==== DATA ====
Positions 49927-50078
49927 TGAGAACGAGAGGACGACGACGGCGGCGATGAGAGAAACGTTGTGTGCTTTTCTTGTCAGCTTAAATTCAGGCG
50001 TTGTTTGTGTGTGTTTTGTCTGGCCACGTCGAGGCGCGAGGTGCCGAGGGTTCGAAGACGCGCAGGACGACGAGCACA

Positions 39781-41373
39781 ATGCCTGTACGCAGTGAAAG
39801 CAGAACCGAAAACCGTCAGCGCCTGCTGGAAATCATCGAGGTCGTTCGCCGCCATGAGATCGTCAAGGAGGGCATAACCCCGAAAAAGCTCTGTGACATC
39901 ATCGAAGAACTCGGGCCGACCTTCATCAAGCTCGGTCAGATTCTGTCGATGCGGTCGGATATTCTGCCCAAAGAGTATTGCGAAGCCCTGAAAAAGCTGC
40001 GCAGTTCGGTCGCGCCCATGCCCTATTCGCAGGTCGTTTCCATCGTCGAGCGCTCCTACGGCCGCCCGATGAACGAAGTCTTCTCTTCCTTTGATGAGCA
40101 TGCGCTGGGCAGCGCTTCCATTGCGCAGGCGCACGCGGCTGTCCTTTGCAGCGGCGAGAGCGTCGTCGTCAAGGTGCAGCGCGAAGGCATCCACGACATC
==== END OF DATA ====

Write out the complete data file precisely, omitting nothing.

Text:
Positions 49927-50078
49927 TGAGAACGAGAGGACGACGACGGCGGCGATGAGAGAAACGTTGTGTGCTTTTCTTGTCAGCTTAAATTCAGGCG
50001 TTGTTTGTGTGTGTTTTGTCTGGCCACGTCGAGGCGCGAGGTGCCGAGGGTTCGAAGACGCGCAGGACGACGAGCACA

Positions 39781-41373
39781 ATGCCTGTACGCAGTGAAAG
39801 CAGAACCGAAAACCGTCAGCGCCTGCTGGAAATCATCGAGGTCGTTCGCCGCCATGAGATCGTCAAGGAGGGCATAACCCCGAAAAAGCTCTGTGACATC
39901 ATCGAAGAACTCGGGCCGACCTTCATCAAGCTCGGTCAGATTCTGTCGATGCGGTCGGATATTCTGCCCAAAGAGTATTGCGAAGCCCTGAAAAAGCTGC
40001 GCAGTTCGGTCGCGCCCATGCCCTATTCGCAGGTCGTTTCCATCGTCGAGCGCTCCTACGGCCGCCCGATGAACGAAGTCTTCTCTTCCTTTGATGAGCA
40101 TGCGCTGGGCAGCGCTTCCATTGCGCAGGCGCACGCGGCTGTCCTTTGCAGCGGCGAGAGCGTCGTCGTCAAGGTGCAGCGCGAAGGCATCCACGACATC